1 Peter 5:7

Wednesday, 25 December 2019

…casting all your care upon Him, for He cares for you. 1 Peter 5:7

Peter now makes somewhat of a paraphrase of the Greek version of Psalm 55:22. The Hebrew version reads –

“Cast your burden on the Lord,
And He shall sustain you;
He shall never permit the righteous to be moved.”

In this, Peter completes the thought which began in the previous verse by saying, “casting all your care upon Him.” The word translated as “care” signifies a part separated from the whole, and thus “anxiety.” It is that which divides and fractures a person’s being into parts.

The translation “casting” gives an active and ongoing sense, but the word is an aorist participle, and thus “having cast” is more appropriate. It signifies one act which is effective for all time. One takes the whole of his life’s anxiety and casts it upon Christ. From this point, the anxiety should rightly no longer be a concern.

Peter then explains the thought by saying, “for He cares for you.” Here, the word “care” is different than “cares” in the first clause. It signifies being an object of care. One could say, “because He takes an interest in you,” or “because He is concerned about you.”

Vincent’s Word Studies notes that “The sixth and seventh verses should be taken together: Humble yourselves and cast all your anxiety. Pride is at the root of most of our anxiety. To human pride it is humiliating to cast everything upon another and be cared for.”

Understanding this, the whole thought was presented by Jesus in Matthew 6. Peter is, once again, thinking about the words of the Lord for those who were under law, and he is now showing that Christ – the fulfillment of the law – is the One to whom our anxiety is to be cast –

“Therefore I say to you, do not worry about your life, what you will eat or what you will drink; nor about your body, what you will put on. Is not life more than food and the body more than clothing? 26 Look at the birds of the air, for they neither sow nor reap nor gather into barns; yet your heavenly Father feeds them. Are you not of more value than they? 27 Which of you by worrying can add one cubit to his stature?
28 “So why do you worry about clothing? Consider the lilies of the field, how they grow: they neither toil nor spin; 29 and yet I say to you that even Solomon in all his glory was not arrayed like one of these. 30 Now if God so clothes the grass of the field, which today is, and tomorrow is thrown into the oven, will He not much more clothe you, O you of little faith?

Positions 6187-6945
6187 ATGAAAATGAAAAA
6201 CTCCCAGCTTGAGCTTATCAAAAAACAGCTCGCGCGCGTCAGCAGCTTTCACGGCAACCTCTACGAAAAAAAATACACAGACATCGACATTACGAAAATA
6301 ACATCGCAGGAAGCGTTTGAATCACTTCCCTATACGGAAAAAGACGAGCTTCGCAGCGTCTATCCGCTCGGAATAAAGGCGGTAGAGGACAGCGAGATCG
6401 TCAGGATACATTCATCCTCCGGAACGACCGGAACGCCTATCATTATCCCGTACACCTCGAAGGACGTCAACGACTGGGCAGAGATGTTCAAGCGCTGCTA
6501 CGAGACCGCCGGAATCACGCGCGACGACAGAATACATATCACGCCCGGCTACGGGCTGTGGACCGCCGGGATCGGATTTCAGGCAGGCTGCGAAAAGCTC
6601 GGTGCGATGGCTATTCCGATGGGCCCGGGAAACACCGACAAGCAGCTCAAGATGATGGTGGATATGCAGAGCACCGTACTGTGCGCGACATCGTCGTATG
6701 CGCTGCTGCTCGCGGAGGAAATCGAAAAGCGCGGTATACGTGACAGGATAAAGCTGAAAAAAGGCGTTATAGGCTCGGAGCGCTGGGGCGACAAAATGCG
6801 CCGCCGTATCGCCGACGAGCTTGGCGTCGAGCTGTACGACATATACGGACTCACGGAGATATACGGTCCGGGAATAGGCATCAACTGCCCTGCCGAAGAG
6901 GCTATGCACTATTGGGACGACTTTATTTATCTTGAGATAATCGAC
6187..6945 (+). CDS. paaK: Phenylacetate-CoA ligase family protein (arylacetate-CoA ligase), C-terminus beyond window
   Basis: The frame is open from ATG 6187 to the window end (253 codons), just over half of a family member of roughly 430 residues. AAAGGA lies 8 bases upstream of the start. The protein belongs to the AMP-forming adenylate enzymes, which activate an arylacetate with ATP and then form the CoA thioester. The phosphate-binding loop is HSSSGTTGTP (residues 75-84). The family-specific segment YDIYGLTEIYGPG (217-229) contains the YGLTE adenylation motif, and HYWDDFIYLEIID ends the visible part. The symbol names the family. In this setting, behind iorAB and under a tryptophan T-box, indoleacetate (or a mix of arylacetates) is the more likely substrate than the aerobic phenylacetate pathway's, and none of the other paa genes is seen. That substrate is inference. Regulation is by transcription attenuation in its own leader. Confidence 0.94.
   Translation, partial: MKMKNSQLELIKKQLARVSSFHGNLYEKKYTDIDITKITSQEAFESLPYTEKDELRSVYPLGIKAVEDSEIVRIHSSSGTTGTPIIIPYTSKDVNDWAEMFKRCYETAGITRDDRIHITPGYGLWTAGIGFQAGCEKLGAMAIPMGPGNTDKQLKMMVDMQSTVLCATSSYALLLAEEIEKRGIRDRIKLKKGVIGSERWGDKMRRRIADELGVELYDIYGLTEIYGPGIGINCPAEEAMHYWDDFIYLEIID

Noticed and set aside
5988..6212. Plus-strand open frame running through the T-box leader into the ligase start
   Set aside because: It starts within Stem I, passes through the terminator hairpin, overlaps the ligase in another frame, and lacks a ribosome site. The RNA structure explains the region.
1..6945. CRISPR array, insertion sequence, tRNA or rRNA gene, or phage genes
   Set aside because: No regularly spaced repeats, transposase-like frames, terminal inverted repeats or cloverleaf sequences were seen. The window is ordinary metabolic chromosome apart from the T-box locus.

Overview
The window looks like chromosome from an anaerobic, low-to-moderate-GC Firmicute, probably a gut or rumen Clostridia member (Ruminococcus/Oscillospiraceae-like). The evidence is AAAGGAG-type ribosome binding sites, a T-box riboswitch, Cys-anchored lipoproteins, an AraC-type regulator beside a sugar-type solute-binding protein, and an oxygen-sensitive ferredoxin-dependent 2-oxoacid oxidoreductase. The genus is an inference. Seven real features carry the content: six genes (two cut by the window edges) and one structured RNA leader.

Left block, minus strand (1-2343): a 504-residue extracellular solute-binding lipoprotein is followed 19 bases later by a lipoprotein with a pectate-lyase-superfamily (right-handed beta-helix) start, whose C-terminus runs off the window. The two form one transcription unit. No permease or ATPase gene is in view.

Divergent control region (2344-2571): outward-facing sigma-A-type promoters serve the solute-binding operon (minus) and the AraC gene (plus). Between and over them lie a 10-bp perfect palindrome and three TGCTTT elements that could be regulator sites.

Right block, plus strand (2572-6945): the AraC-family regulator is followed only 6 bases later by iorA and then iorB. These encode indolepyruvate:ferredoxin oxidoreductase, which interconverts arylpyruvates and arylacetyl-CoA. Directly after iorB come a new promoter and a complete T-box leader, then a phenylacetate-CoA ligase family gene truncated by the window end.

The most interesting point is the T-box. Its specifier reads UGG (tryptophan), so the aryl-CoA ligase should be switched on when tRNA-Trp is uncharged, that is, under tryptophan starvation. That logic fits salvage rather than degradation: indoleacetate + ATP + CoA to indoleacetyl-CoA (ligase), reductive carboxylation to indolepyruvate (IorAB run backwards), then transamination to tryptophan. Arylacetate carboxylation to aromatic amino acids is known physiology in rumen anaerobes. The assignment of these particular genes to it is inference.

31 “Therefore do not worry, saying, ‘What shall we eat?’ or ‘What shall we drink?’ or ‘What shall we wear?’ 32 For after all these things the Gentiles seek. For your heavenly Father knows that you need all these things. 33 But seek first the kingdom of God and His righteousness, and all these things shall be added to you. 34 Therefore do not worry about tomorrow, for tomorrow will worry about its own things. Sufficient for the day is its own trouble.” Matthew 6:25-34

Life application: Peter remembers the tender care the Lord showed for him after the resurrection. Jesus restored him even though he had three times denied Him on the night of the crucifixion. Peter, as well as anyone else, could honestly say that Jesus truly cares for the people of the world. While writing today’s words, he may have also thought of another time when Jesus spoke to Israel –

“Come to Me, all you who labor and are heavy laden, and I will give you rest. 29 Take My yoke upon you and learn from Me, for I am gentle and lowly in heart, and you will find rest for your souls. 30 For My yoke is easy and My burden is light.” Matthew 11:28-30

These words echo down through the ages. If you are hurting, troubled, anxious, and distraught over life in general, or overburdened with the difficulties around you, Jesus tells you where to find rest. Likewise, Peter tells us how to obtain that rest. Cast your care upon the Lord, and in place of them take up His easy yoke.

We are told to do these things because He truly cares for us. He is the Shepherd of the sheep Who was willing to lay down His life for us. How much more now, since the resurrection, can we find complete assurance in His tender care. Take your trouble and hand it over to the Lord. In its place, ask for His peace and contentment in the challenges you anticipate. When you mentally make the leap that Jesus really can do these things, you will come to the place where nothing can truly steal your joy. Yes, cast your cares upon the Lord, for He cares for you.

Here we are Jesus, facing another day of trials and burdens. Instead of facing them alone, we place them in Your tender care. Handle them for us and give us the peace – that true peace – which can only come from You. We thank You for leading the way through this veil of tears and bringing us safely to a place of happiness and contentment. Amen.





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